*****Read through the following information as an overview of the Narrative Essay process. Check Canvas for the Narrative Essay rough draft and final draft due dates. The following information will help you develop and format the rough and final drafts as we work through this module. It is NOT due next class!*****
Narrative Topic and Considerations:
TOPIC: You will write an essay about an intense memory or “remembered event” grounded or related to a physical place. It should be written from your point of view in first person since it is your memory. If the memory is good or bad, your word choices should help convey this to establish the tone of the piece. Make sure your memory has a theme and involves a story line with conflict and resolution. Be descriptive, specific and original in your writing.
TIPS: Make sure you tell a story through a sequence of related events that lead to a result. Establish a theme. Use a consistent POV and tense. Vary your words, use transitional phrases. Use college-level language. Incorporate dialogue, if you wish. Avoid cliches; use fresh language; be creative. Have fun! Thoroughly spell check and proofread your essay. If you need help with your essay, go to the Student Learning Center.
PREWRITE EXERCISES: You will choose three topics to explore, complete the directions in the Canvas assignment, and use them to write your rough draft.
Formatting the Narrative
- Be sure and use MLA format for the paper:
- 1" margins all around the paper.
- Double spaced
- A header on the top right hand corner 1/2" from the top of the paper should include:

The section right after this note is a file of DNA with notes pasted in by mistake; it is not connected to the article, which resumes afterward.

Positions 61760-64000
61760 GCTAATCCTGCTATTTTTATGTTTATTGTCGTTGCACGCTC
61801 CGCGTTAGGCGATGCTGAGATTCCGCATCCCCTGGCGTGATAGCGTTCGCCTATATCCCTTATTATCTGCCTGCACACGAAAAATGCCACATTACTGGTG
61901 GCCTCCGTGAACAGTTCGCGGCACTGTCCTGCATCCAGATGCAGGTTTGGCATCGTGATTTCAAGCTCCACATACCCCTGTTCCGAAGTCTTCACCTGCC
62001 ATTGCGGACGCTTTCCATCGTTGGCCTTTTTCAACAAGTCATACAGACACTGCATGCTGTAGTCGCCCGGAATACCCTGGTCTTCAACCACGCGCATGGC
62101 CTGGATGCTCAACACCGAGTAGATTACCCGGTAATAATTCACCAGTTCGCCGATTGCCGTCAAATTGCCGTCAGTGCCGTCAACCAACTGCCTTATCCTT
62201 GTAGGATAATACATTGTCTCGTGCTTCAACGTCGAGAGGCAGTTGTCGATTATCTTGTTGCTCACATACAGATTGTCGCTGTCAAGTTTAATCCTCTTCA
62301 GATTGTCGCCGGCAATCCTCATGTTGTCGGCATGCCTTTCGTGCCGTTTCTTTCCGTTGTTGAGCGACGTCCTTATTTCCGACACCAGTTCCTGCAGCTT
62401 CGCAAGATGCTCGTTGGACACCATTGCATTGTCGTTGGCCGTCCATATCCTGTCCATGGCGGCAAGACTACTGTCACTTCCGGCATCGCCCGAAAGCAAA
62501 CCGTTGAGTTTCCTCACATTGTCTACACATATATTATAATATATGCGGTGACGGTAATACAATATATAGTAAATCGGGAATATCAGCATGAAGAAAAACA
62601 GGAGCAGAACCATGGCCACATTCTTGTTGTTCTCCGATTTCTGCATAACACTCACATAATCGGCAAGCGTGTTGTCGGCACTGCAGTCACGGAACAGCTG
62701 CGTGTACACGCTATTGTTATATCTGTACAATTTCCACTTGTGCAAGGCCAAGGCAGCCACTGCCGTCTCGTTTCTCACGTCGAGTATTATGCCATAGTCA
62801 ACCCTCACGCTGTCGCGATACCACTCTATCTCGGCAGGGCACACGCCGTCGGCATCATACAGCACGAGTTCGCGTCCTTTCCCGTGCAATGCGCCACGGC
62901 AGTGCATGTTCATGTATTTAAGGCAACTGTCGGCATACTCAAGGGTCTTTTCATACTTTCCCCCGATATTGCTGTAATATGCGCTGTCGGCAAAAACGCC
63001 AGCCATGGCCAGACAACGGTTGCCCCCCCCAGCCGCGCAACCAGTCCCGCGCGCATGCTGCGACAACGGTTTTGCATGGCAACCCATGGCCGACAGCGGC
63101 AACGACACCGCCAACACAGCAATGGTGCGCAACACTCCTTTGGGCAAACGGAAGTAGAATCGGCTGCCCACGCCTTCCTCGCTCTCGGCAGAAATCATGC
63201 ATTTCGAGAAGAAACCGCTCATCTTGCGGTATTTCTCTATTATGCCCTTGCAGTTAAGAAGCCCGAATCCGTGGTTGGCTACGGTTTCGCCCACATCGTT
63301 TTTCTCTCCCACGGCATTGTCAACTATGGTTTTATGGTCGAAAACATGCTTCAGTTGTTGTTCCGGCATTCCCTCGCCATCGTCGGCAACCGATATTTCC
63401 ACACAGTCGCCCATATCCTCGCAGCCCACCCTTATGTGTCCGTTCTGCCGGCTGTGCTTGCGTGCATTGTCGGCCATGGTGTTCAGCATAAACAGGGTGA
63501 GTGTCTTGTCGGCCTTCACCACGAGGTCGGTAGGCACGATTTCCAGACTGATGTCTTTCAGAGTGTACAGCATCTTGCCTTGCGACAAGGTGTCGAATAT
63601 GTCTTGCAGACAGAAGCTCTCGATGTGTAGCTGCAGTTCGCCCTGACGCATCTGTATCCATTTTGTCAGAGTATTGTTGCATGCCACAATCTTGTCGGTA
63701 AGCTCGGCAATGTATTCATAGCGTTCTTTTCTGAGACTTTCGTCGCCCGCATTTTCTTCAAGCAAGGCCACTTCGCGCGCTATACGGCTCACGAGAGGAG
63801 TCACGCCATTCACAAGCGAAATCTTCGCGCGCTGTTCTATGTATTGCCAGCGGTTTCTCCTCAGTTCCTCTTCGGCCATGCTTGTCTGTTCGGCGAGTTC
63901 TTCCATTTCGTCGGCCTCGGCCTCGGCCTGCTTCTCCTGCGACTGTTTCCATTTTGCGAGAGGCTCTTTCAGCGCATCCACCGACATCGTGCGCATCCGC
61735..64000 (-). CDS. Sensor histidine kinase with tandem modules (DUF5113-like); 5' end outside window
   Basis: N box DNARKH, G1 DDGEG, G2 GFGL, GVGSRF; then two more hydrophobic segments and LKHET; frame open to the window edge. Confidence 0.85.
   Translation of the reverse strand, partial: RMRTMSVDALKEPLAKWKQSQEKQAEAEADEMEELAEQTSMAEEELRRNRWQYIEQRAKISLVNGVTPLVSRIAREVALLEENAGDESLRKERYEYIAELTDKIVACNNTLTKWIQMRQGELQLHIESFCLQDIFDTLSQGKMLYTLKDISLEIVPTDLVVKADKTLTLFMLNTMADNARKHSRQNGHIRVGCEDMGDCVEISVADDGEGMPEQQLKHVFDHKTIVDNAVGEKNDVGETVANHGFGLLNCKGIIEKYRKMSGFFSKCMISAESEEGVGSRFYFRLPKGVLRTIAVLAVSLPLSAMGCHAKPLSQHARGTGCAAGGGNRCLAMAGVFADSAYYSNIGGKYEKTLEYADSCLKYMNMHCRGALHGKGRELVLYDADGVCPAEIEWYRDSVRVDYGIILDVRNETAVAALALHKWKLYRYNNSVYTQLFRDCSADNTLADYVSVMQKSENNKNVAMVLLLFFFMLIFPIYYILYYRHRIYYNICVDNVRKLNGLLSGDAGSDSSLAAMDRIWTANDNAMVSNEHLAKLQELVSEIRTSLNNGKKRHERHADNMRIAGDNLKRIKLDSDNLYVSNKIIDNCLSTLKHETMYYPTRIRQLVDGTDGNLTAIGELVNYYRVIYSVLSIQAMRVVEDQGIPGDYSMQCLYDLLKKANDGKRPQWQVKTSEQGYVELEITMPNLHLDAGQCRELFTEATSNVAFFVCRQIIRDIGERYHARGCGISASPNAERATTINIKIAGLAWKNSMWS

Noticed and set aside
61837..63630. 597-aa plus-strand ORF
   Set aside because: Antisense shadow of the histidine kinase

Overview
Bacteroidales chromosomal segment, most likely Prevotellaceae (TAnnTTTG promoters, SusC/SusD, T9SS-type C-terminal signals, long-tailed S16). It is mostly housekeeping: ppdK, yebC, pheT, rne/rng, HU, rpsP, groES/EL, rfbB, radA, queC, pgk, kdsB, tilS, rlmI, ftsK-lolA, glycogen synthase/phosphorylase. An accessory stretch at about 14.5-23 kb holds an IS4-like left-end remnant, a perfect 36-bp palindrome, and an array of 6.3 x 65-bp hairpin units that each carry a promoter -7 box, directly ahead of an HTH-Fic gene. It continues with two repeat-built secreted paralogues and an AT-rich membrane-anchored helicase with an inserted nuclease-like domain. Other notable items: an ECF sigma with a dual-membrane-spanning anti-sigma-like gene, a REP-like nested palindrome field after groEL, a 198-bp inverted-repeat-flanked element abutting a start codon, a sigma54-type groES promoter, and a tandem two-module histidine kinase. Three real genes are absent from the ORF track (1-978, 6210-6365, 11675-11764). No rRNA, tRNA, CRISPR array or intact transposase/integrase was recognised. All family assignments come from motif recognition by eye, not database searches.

- Last name and then leave a space and the page number
- On the first page on the left hand side include:
- Your full name
- My Name
- Course - Assignment
- Be sure and type both the rough draft and final essay.
- Click on the image below to see the full-scale version of the first page of an MLA formatted paper.
Writing the Narrative
- Write a 3-page narrative/description
- Make sure it is on an important event in your life.
- Make sure you pick an event that caused you to learn an important life lesson.
- You should pick an event that caused you to change and grow in some way.
- Although you certainly do not have to write on something negative, most great steps or leaps in learning have resulted from negative events.
- That is the only good thing that comes from negative events.
- Some of your best writing will come from them too.
- Once you have written your rough draft, you will print it out, read it to look for places to enhance, sharpen, and focus the story. Revise.
- Use the feedback from your peer review to then revise again. Make sure you are giving your readers the best "telling" of your story.
- See the Narrative Essay Assignment Objectives for the specific requirements of your story.
Comprehension Question: What are four elements (or characteristics) of the narrative essay? Post your answer in a text box in Canvas.
This work is licensed under a Creative Commons Attribution 4.0 International License by Lynn McClelland.